Looking ahead

For Atlanta companies, providing employees with access to affordable health care coverage remains a major business challenge in this new year. Nearly two-thirds of small employers surveyed by the National Federation of Independent Business in May 2004 cited the cost of health insurance as the most critical problem facing small business.

With health care costs continuing to rise at near double-digit levels every year, businesses are looking for new solutions to this age-old problem. One of the answers may be to put health benefits decision-making in the hands of those most affected — the health care consumer.

One option is the introduction of Health Savings Accounts, new to the health care toolkit. There is no use it or lose it rule with HSA funds.

They can be rolled over from year to year, allowing consumers to build a tax-free nest egg for future health care needs. Consumers can use HSA funds to pay for their insurance plan’s deductible, as well as qualified medical expenses their health plan may not cover, such as acupuncture.

How HSAs work

To qualify for an HSA, consumers must purchase a high-deductible health plan policy with annual deductibles of at least $1,000 for an individual or $2,000 for a family. This policy must be the consumer’s only health insurance.

Here are a few other key elements of HSAs.

* Consumers can contribute funds to their HSA year after year, building on unspent money. Consumers can’t make contributions to their HSA once they become enrolled in Medicare, but they can withdraw the accrued funds to pay for approved medical expenses and Medicare Part B premiums.

* Money contributed to the account can be deducted from tax returns, whether or not deductions are itemized.

* Employers can contribute pretax dollars to the HSA, just as they do for 401(k) plans.

* Earnings in an HSA grow tax-free, and consumers can dip into an HSA at any age — again, tax-free — to pay for medical expenses. Those expenses include deductibles and co-payments, as well as many charges that typically aren’t covered by health insurance, such as over-the-counter drugs, vision care, dental care and long-term care insurance premiums.

* Money in an HSA doesn’t have to be used for health care expenses, but consumers must pay income tax on earnings if funds are withdrawn for other purposes. A 10 percent penalty will be imposed on any nonqualified withdrawal before age 65. After 65, funds withdrawn from HSAs can be used to pay for certain insurance premiums, such as Medicare Part A & B, Medicare HMO and the employee’s share of retiree medical insurance premiums.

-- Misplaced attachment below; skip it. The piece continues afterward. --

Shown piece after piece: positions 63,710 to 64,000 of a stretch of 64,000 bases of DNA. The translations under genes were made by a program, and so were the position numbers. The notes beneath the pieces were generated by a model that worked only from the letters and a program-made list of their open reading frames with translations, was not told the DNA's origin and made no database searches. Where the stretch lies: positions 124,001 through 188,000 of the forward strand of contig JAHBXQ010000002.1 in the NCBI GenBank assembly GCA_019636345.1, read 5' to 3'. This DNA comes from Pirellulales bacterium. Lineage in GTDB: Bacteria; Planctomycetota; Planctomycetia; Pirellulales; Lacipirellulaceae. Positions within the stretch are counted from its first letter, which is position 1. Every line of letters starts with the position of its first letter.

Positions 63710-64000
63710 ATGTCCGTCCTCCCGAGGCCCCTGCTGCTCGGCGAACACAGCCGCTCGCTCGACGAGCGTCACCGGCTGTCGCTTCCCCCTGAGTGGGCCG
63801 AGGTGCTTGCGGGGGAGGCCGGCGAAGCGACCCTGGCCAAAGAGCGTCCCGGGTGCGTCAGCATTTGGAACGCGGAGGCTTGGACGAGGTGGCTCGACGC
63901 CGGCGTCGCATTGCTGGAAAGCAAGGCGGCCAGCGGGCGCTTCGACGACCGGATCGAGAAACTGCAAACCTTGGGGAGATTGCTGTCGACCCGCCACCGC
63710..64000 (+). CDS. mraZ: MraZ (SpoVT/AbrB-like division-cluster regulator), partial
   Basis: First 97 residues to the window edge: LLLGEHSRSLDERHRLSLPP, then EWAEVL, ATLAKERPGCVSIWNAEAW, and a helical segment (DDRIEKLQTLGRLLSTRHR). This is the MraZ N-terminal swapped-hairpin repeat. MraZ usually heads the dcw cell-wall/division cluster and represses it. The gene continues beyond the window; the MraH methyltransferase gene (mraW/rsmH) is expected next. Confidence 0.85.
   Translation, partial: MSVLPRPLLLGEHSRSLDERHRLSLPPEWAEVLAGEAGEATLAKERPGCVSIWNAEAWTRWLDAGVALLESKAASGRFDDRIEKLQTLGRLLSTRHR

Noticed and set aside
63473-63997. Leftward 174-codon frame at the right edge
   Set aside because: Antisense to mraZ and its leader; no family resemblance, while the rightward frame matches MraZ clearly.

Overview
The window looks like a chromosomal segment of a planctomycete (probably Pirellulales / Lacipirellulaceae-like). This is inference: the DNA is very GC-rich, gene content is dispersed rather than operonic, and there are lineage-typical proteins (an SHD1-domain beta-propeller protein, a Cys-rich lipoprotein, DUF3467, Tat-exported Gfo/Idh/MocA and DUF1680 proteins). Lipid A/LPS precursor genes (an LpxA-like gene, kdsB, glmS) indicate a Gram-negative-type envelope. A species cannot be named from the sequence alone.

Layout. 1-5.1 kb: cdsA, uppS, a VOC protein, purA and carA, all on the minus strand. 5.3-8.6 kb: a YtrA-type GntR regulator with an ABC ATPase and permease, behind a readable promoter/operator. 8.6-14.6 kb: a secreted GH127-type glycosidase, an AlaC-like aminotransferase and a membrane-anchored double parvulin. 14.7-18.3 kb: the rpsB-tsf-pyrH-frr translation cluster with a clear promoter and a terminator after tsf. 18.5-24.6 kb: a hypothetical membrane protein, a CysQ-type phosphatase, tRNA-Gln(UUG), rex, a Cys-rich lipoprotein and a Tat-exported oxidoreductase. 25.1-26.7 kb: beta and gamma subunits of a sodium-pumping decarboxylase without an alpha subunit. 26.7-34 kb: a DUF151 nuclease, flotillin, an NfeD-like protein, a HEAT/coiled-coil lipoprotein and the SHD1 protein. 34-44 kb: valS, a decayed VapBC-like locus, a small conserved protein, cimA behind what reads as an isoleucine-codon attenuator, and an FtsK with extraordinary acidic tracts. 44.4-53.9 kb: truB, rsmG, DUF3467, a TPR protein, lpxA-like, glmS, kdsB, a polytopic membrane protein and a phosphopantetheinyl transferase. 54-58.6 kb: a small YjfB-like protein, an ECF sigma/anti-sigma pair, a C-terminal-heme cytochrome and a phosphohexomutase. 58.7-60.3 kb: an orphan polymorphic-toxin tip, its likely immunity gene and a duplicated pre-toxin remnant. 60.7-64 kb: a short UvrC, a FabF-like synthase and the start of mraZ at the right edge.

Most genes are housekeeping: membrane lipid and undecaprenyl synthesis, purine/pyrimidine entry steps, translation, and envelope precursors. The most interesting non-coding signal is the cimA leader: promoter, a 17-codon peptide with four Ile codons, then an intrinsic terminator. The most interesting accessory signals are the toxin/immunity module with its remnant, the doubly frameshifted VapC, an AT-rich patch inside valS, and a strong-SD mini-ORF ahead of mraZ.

* If consumers currently use a Flexible Spending Account, they can combine it with an HSA, but it can only be used for permitted coverage, such as dental care, vision care and long-term care. An FSA can be wrapped around an HSA for medical expenses covered under the plan only after the member satisfies the minimum deductible.

Considerations for employers

When designing health benefits, employers can include one spending account or combine spending options. For example, an employee can enroll in both a Health Savings Account and a Flexible Spending Account.

In designing a plan, employers should consider the amount of flexibility they need and whether they will fund an account entirely, share funding with the employee or offer an account with employee-only contributions.

Other considerations include:

* How pharmacy benefits fit in

* The impact of a fund on FICA savings

* The impact of spending accounts on employees ages 55 or older

* Whether the spending account supports employee retention

Alan Guzzino is the president of Humana’s Atlanta, North Carolina and South Carolina market health plan operations and is responsible for the management, strategic planning and growth of those markets. Guzzino, an eight-year veteran of Humana, serves on the board of the Georgia Association of Health Plans. Reach him at [email protected].